Anyway, our Ice Cream Man yesterday afternoon played an array of Christmas music, of all things. While he was going by, I heard Jingle Bells and Silent Night. It seems so bizarre and ironic to me as a Northerner. Perhaps a Southerner wouldn't think twice? There is such a firm connection between summer and popsicles/ice cream that is seems so strange to be playing wintry Christmas songs while cajoling through the neighborhood. It gave me a chuckle while I was slaving to wash and rinse blinds that have been in storage since we moved in. It was shocking how dirty they were. It took some serious scrubbing to get the grim off and all the while, I was thinking, "Four years later, and we're still cleaning up their messes!" Seriously. They better be glad they sold in a Seller's Market. Spring cleaning was a foreign concept to these people; they kept their house surfacy-clean, so we spent the first few weeks/months opening up hiding places and shrieking, "Ahhhhhhkkkgh!" You would think blinds would qualify in the Surface Dept.
My meeting with the midwife went well; it was more of a "get to know you" session. We spent a lot of time just chatting, intermixed with light talk about birthing philosophy. They just sold their home FSBO, so that was an interesting connection. Starbeans spent his time going back and forth between the "prenatal room" and the living room, bringing toy cars galore and lining them up on the couch. I liked her. She seemed very big on nutrition and food intake during pregnancy, which is really nice. She is still nursing her 3 year old, so I know that she'll be very supportive in that dept. It seemed like the process of seeing her up unto the birth is not only to monitor general well-being and the pregnancy as it progresses, but also to get a good feel for each other prior to the Big Event. I like that, too. In the case of our move, she is willing to meet half-way for check-ups (amazing) and fine with traveling the 2-3 hours from her home to ours for the birth. She said that there aren't many midwives in the Western MN area. After my search, I would agree with her. I couldn't find much of anyone. Sad.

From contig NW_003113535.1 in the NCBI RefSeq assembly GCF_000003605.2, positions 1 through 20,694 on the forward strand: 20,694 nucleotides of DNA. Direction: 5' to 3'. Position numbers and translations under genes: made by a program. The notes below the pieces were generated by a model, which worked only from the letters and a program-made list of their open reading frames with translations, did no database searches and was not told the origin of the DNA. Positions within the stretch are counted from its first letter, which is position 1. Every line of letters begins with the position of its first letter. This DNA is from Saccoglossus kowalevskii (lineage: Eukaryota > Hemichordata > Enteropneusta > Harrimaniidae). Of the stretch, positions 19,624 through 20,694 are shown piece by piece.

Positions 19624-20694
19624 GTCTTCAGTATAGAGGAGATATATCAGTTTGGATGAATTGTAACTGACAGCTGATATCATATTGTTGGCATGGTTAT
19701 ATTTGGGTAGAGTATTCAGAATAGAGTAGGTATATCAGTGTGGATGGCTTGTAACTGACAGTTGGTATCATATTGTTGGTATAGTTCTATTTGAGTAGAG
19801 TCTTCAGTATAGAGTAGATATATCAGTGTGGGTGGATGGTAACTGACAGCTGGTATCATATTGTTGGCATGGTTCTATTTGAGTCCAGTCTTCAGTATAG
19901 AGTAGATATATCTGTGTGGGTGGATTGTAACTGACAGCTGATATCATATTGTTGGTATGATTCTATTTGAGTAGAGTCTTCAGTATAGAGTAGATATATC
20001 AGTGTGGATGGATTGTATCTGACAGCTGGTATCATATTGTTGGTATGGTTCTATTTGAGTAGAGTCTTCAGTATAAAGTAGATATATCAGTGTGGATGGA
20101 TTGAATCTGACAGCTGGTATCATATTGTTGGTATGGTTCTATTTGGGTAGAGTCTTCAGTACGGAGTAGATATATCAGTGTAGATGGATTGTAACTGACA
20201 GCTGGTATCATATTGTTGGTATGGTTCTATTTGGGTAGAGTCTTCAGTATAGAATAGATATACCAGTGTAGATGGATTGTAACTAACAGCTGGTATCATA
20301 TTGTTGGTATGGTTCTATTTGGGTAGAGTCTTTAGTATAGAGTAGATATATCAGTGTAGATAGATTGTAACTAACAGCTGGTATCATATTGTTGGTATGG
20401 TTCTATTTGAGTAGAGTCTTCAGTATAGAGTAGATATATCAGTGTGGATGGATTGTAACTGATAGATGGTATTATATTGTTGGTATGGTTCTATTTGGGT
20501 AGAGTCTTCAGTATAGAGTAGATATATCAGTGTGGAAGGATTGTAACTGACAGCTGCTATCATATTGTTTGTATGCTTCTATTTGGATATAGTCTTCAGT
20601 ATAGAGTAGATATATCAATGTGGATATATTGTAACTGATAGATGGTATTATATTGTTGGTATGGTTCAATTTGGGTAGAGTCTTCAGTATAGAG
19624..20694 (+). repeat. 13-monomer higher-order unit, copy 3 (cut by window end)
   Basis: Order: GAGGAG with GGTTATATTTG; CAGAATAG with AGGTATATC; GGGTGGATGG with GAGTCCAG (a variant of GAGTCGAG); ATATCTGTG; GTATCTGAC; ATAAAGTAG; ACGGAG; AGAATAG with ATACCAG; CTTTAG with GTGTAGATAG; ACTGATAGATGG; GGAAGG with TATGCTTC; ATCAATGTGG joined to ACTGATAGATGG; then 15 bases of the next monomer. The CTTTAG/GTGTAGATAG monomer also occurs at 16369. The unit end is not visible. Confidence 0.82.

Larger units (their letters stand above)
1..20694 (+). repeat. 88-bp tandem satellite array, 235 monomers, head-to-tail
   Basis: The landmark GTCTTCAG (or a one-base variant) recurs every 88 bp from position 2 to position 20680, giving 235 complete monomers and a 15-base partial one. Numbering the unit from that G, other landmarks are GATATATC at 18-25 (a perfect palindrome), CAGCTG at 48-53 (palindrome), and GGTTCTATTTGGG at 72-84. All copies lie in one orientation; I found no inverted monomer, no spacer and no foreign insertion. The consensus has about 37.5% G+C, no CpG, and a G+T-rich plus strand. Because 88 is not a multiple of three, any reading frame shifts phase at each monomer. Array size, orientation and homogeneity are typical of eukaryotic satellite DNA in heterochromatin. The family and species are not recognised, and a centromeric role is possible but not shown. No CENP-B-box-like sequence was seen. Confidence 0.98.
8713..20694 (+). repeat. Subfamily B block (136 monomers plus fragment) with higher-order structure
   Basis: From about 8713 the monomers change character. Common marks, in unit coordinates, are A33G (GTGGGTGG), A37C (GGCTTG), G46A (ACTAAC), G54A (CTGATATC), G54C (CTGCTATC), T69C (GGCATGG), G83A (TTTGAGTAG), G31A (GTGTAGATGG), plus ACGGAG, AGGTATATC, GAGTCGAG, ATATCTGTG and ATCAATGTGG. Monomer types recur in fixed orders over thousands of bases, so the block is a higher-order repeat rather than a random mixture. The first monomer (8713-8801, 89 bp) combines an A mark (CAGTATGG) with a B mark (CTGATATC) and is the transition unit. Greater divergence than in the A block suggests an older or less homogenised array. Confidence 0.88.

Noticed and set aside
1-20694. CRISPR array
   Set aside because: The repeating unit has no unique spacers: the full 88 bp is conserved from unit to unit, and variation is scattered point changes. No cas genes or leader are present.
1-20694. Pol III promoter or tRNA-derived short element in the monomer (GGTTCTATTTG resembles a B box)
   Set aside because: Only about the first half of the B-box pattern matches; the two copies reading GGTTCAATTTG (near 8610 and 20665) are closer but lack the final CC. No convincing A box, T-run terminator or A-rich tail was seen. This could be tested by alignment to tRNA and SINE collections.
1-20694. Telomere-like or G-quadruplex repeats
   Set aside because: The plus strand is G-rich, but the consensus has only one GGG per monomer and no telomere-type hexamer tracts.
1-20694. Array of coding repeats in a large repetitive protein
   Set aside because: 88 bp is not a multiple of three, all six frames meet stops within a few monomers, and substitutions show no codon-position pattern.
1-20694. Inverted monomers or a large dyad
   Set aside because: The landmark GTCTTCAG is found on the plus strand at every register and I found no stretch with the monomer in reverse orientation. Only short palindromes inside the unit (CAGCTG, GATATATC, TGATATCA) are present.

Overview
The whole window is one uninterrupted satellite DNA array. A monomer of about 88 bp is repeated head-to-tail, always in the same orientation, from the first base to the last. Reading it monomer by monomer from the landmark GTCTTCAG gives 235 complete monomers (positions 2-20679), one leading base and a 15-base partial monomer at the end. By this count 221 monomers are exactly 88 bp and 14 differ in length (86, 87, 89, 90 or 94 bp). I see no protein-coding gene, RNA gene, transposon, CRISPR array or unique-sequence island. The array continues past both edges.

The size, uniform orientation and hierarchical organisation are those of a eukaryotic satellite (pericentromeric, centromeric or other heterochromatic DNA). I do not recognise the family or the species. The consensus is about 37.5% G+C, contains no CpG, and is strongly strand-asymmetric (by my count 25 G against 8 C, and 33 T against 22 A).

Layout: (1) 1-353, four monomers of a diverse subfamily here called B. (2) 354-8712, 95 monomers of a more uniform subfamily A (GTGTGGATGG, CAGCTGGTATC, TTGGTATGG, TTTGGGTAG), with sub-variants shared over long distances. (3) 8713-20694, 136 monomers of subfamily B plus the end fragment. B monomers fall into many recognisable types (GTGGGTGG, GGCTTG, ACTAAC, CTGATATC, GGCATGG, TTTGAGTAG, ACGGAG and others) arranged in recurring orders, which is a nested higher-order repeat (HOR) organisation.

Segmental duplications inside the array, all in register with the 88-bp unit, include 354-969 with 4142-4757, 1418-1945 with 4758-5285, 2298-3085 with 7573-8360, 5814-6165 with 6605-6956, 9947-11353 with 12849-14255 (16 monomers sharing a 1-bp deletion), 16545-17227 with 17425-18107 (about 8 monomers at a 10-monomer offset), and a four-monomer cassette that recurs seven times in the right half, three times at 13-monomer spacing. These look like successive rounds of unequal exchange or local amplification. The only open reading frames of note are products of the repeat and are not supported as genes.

As far as selling our home goes, we may be going FSBO after all. I can hardly believe it. A simple conversation while meeting a new neighbor morphed into an opportunity to sell our home. The interested couple are friends of our neighbor; they want to move into South Minneapolis and like the idea of living close to their friend and, I believe, the Creek. They came and looked at our house last Friday and are already in the process of scheduling an inspection, an appraisal, another look-through, and plan to put their offer in this Sunday evening. It will be interesting to see what happens. We haven't signed with a realtor yet, so we are home-free to go FSBO. As you can imagine, we are very pleased. We knew our house was cute, but it is so nice to have that affirmed by an outside party. Hooray!
Wednesday, April 18, 2007
- His dad is his grandpa
- His mom is his sister
Yeah, try to wrap your mind around that one. But his breeders, like I said, were going for a longer nose. We got him from a friend who was moving and couldn't take him with (he still can't). He claims to have never seen that Seinfeld episode (the one where George goes ballistic after his acquaintances name their son Seven, the name he came up with). Whatever... The trial-period name before that was Pokey, so I'm glad that didn't stick.
I miss him. Every now and then I think of something he'd be doing or I think I heard his pathetic little meow, and I miss him more. We started calling him Little Bud because it was the only name stupid enough to fit his mental capabilities - like running after Q-tips that weren't even thrown, humping on stuffed animals, and attempts at ingesting yards (and I mean yards) of ribbon. He truly was a little buddy.
Monday, April 16, 2007
I am excited to hear her birth philosophy and start making plans for our birth process. I look forward with great interest to going through labor and childbirth again; especially being at home. I have a hunch that it is going to be a completely different experience. It is going to be so interesting!! The best part about it is that sweet little newborn that will be on the other end of it. What a precious thing to contemplate: the fact that it exists right now, who it will be and what it will look like are already formed. That really blows my mind. Squeeze is already calling it a "him", as males run so heavily on the Borealis side. In four generations, there have been 9 males and only 3 females born from Borealis men: those are pretty heavily weighted odds. [Interestingly, the 3 females are spread across 3 generations.] I'm still calling it an "it", though. I prefer the mystery.